We present a roundup of news items happening elsewhere that will affect life as we know it in Tacoma:
▪ A long time ago at a newspaper far away, your columnist did a stint as a movie reviewer, but as part of a tandem with others who refused to see mad-slasher horror movies — so I got stuck with them.
Thus the saga of Chris Hansen’s Seattle arena is a familiar movie — no matter how many times it’s seemingly killed for good, it always seems to lurch back to life.
In the latest edition, Hansen is proposing to build the Sodo arena without financing from the city (the bonds issued for construction would have been paid off using tax revenues the facility generated). He is asking for a street vacation and for waiver of admission taxes, a favor also granted to the Mariners and Seahawks. He’s even willing to contribute money to projects to ease congestion in the area.
The Hansen arena was given up for dead when Seattle’s council voted not to grant the vacation of a street that is, depending on who you ask, either a transportation link vital to the Port of Seattle or a little-used alley. But Hansen has continued assembling parcels of land, and now is back with a new proposal.
Why should anyone in Tacoma care other than those pining for the lost Sonics? Two reasons.
Reason No. 1: If Seattle’s City Council agrees to the revised proposal and Hansen builds his arena, then we’re back to the question of what becomes of the Tacoma Dome, and if there’s enough sports, concert, entertainment, trade-show and convention business to keep all the venues (including KeyArena) in operation. Tacoma had bought some time with the apparent demise of the Hansen arena. Now it’s back, and those long-term debates about renovations for the T-Dome and how to pay for them might not be so long-term.
Reason No. 2: The Port of Seattle has strenuously objected to the arena’s proposed location, saying it would damage the port’s ability to move cargo in and out. Never mind that the port already was being squeezed by deindustrialization before Hansen showed up, or that other factors such as labor disputes have been far more disruptive, or that the port itself has been talking about how much capacity it will need long term on Elliott Bay, or that the port has somehow managed to coexist with the other two sports venues. Because of the tie-up of maritime operations through the Northwest Seaport Alliance, the Port of Seattle’s participation in the fight is also the Port of Tacoma’s.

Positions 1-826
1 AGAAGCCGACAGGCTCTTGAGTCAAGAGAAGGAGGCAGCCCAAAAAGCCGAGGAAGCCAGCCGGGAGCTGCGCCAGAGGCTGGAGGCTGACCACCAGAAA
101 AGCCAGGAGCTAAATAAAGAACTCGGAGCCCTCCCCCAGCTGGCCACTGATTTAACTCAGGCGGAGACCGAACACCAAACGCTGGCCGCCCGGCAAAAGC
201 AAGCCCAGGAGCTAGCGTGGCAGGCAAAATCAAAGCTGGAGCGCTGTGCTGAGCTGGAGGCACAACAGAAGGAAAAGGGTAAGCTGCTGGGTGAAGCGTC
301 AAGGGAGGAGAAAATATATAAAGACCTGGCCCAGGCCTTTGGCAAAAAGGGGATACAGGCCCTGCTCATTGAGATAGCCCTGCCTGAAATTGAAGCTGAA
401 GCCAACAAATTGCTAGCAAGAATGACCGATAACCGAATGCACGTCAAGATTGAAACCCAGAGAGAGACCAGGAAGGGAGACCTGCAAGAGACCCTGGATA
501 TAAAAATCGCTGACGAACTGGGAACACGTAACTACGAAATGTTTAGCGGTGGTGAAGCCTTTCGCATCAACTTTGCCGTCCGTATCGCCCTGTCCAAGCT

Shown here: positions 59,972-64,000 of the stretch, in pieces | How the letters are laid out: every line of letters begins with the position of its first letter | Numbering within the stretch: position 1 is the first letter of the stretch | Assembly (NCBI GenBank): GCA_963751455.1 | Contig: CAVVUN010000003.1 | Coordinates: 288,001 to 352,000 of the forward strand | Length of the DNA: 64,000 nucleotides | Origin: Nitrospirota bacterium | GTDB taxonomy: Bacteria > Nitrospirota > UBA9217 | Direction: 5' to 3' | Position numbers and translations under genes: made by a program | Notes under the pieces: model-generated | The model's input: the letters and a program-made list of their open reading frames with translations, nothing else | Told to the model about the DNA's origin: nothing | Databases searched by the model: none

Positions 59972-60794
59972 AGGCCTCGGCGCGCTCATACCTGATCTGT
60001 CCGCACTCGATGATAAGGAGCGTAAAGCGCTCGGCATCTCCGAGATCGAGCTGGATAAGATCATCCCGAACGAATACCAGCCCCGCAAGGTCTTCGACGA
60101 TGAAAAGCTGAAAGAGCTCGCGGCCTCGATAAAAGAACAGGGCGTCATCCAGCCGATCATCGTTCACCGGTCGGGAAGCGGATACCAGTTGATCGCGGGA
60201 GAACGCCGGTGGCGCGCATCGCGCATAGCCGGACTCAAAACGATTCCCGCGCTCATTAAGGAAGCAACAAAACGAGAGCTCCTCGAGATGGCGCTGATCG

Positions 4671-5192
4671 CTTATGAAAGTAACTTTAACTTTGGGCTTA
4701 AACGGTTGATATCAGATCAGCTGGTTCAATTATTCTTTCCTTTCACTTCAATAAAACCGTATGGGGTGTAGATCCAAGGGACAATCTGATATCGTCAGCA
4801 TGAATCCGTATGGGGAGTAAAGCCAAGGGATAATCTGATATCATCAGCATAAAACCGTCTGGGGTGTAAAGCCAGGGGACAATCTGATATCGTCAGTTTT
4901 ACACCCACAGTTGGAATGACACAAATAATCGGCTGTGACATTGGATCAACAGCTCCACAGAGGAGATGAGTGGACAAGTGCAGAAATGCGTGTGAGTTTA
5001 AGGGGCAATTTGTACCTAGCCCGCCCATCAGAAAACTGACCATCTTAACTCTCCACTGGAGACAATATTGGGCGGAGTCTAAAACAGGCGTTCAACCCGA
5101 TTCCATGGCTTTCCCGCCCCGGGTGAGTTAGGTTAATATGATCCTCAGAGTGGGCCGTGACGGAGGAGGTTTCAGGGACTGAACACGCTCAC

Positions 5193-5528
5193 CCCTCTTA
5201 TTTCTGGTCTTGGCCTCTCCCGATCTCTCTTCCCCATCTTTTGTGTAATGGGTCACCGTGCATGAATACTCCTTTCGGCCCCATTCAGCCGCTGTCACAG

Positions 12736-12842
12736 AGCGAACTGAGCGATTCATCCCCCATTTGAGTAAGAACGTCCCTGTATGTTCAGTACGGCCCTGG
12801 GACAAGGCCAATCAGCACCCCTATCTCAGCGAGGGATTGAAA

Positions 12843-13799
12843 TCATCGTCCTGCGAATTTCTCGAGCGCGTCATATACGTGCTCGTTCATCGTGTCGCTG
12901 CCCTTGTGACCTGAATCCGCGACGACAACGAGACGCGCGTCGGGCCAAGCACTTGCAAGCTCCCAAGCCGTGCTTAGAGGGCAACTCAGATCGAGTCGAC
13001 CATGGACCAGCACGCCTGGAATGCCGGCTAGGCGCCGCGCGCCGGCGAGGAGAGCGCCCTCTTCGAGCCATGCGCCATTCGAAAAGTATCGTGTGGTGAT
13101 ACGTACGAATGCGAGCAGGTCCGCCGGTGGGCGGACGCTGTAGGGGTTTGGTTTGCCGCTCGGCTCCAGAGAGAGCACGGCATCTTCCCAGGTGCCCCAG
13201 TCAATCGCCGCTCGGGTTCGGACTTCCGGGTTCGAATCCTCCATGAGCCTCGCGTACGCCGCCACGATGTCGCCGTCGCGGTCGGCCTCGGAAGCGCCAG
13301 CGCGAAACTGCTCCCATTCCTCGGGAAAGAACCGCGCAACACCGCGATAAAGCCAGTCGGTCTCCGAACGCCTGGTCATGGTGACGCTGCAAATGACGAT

Seattle City Council’s five-member majority had a long list of reasons for voting down the last proposal, including its involvement in financing and the port’s objections. Now things get interesting. If even one of those five decides this is a good-enough deal — and remember, that one council member gets to publicly crow “see how smart we were to hold out” — the arena gets approved.
Or all five could say, “Nope, still not good enough,” setting the stage for a sequel. If we’ve learned anything from horror movies or stadium/arena fights, there’s always a sequel.
▪ While Tacoma’s city government and utility officials and consumers and ratepayers and competitors fight over what to do with or about Click, the industry continues to dramatically restructure itself.
Google, according to news accounts, has signed a deal with CBS to carry the network’s programming on what’s being called a “skinny” pay-TV service delivered via the internet rather than cable or satellite. It’s talking to other content generators, but so are a lot of other would-be players in this new market.
It’s tempting to view the emergence of a new form of competition as a wash for outfits such as Click or Comcast (parent of NBC). If they can’t get you with cable, they’ll still get you through increased use of the internet to your home, either directly or from the service providers that, in Click’s case, contract to use the infrastructure connected to homes and businesses.
But it’s not as simple as that. Cable systems have fixed costs whether the customer count is one or in the thousands. Pricing power on TV-via-internet will be limited by the number of competitors and their size; Google and the others won’t be getting into this if the cost to the consumer for both the programming and the connection wind up costing more than conventional cable.
What it means is that those debating Click’s future need to be aware of where the industry is going, lest they wind up “fixing” a problem that industry has replaced with an even bigger one.
Bill Virgin is editor and publisher of Washington Manufacturing Alert and Pacific Northwest Rail News. He can be reached at firstname.lastname@example.org.